Fort Langley CN train station before its restoration

Fort Langley CN train station before its restoration

Heritage society celebrates CN station’s centennial

Iconic Fort Langley building was constructed in 1915 and restored and relocated in the 1980s

This year marks the 100th anniversary of the Fort Langley train station.

The public is invited to join in the celebration on Saturday, June 20, beginning at noon, with RazzMaJazz Traditional Jazz Band.

Opening remarks and a cake cutting will follow at 1 p.m. on the train station grounds, at the corner of Mavis Avenue and Glover Road.

“Bring the family and show them that history does not have to be something you learn in school, but exists in this fun community,” says a release from the Langley Heritage Society, the group hosting the event.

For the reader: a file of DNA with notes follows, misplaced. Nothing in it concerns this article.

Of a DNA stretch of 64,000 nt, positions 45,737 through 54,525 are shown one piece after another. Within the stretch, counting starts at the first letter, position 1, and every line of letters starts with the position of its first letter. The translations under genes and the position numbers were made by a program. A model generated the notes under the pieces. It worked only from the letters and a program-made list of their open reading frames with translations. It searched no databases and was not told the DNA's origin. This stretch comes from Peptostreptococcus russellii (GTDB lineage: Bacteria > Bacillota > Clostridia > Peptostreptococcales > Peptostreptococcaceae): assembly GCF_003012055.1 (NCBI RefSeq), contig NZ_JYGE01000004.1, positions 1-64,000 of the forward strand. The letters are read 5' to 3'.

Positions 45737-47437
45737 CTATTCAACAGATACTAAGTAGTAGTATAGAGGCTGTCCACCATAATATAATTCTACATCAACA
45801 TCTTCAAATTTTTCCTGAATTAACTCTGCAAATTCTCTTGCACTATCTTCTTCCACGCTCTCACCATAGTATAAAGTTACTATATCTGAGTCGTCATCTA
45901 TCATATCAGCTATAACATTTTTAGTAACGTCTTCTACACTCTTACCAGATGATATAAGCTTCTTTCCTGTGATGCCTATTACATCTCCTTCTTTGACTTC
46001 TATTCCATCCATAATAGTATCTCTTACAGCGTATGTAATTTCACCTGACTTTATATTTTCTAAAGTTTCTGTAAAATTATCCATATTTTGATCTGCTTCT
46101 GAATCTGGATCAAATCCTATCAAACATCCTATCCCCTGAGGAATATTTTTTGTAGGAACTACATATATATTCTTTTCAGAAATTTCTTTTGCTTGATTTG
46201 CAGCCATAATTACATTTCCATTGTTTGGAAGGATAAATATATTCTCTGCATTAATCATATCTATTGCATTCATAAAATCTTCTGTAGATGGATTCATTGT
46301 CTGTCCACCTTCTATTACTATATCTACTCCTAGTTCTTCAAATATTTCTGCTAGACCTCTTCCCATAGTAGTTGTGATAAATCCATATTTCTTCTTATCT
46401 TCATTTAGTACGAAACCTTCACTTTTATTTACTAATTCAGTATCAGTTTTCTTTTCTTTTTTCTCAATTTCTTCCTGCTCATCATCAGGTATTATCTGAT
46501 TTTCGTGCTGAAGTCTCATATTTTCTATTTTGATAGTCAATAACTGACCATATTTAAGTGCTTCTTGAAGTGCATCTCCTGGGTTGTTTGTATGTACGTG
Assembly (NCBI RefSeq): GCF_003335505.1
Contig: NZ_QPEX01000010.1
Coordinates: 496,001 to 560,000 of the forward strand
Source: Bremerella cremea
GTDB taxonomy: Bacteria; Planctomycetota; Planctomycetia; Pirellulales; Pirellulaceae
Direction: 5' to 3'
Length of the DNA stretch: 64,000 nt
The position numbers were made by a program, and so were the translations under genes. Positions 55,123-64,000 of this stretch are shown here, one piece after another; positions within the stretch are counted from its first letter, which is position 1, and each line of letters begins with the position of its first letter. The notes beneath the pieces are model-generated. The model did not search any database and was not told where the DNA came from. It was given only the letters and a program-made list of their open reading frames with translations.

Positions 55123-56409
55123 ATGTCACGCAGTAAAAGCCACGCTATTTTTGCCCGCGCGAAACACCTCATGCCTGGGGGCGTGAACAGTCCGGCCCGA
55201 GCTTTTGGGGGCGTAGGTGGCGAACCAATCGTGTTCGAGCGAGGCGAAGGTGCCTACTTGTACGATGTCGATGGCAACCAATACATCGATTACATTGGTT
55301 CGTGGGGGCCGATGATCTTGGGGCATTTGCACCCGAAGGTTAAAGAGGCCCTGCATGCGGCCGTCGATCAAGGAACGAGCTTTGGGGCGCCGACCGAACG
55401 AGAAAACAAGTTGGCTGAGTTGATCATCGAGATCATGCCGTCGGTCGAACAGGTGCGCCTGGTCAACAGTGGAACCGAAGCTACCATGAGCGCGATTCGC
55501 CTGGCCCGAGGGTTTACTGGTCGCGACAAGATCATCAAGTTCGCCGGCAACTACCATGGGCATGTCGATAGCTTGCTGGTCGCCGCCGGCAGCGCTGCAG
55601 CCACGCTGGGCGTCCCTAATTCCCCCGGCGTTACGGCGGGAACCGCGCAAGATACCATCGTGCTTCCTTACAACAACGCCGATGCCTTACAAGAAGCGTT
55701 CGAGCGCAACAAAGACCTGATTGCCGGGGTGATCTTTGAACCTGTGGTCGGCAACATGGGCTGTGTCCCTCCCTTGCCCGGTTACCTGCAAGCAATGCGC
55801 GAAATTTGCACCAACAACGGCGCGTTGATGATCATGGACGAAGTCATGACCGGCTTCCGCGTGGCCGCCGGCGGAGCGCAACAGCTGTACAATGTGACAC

The celebration will include a display of railway photos by the Langley Camera Club. The exhibit will be open from noon to 4 p.m. on Saturday, June 20 and Sunday June 21.

The iconic heritage station was built in 1915 by the Canadian National Railway, two blocks west of its current location.

The design was one of the CNR “third class” plans.

In 1918 the Canadian Northern Railway became part of Canadian National and the station was expanded.

The arrival of the train was not just a daily occurrence, but a lifeline to the town. The building remained open until the 1980s.

After it closed, the Langley Heritage Society relocated and restored the station. In 1984, it was declared a heritage site.

The beautiful gardens are maintained as a memorial to the station agent and his wife who took loving care of this important piece of Langley history.